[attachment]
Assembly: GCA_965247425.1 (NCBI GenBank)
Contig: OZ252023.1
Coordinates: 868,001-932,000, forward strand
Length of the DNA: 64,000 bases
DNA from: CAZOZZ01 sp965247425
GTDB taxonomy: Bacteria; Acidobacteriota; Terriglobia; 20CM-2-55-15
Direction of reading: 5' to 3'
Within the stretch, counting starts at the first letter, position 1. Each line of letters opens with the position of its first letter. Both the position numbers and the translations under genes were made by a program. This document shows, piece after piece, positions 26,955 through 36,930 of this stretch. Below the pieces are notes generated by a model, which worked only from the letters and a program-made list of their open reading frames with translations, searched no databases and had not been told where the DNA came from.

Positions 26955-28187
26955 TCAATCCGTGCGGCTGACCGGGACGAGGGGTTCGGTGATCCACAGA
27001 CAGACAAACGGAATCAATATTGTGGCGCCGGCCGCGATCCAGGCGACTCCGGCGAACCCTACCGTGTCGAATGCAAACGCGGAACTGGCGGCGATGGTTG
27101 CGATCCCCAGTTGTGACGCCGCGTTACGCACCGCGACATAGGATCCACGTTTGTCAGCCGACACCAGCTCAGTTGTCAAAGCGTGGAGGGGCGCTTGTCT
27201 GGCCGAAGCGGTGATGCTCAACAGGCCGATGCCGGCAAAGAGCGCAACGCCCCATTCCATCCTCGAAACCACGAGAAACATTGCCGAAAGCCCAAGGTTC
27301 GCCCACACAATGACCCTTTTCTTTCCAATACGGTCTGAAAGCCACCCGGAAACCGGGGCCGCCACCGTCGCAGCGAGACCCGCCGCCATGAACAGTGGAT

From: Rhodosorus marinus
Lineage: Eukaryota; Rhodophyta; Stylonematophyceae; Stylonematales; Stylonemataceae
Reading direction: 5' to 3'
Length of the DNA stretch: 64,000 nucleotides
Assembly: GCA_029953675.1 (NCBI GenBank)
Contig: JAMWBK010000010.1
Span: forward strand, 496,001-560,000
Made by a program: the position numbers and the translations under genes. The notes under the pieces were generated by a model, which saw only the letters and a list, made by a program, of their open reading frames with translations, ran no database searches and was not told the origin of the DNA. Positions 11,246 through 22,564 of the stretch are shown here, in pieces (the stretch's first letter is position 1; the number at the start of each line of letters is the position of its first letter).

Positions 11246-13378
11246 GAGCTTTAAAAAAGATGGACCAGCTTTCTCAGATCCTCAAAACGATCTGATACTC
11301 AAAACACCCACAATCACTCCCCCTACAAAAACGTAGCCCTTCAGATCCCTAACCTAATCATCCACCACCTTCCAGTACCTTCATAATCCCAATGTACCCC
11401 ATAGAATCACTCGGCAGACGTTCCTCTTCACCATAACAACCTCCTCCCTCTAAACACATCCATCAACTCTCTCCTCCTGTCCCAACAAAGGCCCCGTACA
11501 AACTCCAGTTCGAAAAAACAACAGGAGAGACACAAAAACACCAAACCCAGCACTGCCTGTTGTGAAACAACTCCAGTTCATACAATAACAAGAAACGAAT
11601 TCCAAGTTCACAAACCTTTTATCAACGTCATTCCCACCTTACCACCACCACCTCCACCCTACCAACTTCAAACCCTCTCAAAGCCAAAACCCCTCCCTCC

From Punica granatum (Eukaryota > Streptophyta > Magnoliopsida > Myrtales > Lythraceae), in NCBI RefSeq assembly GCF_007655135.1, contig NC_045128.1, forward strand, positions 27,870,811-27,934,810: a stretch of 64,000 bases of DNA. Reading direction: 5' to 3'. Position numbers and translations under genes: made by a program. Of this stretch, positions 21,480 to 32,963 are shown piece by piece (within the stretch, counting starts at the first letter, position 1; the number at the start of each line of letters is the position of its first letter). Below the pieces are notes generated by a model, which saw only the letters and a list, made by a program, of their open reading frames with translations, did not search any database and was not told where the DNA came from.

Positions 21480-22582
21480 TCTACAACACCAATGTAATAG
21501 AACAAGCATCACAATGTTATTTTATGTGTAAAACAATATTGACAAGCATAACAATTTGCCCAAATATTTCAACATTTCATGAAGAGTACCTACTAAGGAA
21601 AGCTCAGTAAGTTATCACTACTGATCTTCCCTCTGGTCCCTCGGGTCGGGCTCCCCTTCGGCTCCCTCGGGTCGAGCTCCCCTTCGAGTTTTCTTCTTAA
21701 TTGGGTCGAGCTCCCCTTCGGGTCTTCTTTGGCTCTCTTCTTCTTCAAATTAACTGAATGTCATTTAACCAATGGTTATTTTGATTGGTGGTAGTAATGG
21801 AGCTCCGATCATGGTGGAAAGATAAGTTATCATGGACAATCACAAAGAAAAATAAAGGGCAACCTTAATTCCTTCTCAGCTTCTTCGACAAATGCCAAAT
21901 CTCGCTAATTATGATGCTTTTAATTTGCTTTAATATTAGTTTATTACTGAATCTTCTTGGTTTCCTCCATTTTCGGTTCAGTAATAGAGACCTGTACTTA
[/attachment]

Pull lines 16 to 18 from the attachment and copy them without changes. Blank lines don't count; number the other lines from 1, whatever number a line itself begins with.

Lineage: Eukaryota; Rhodophyta; Stylonematophyceae; Stylonematales; Stylonemataceae
Reading direction: 5' to 3'
Length of the DNA stretch: 64,000 nucleotides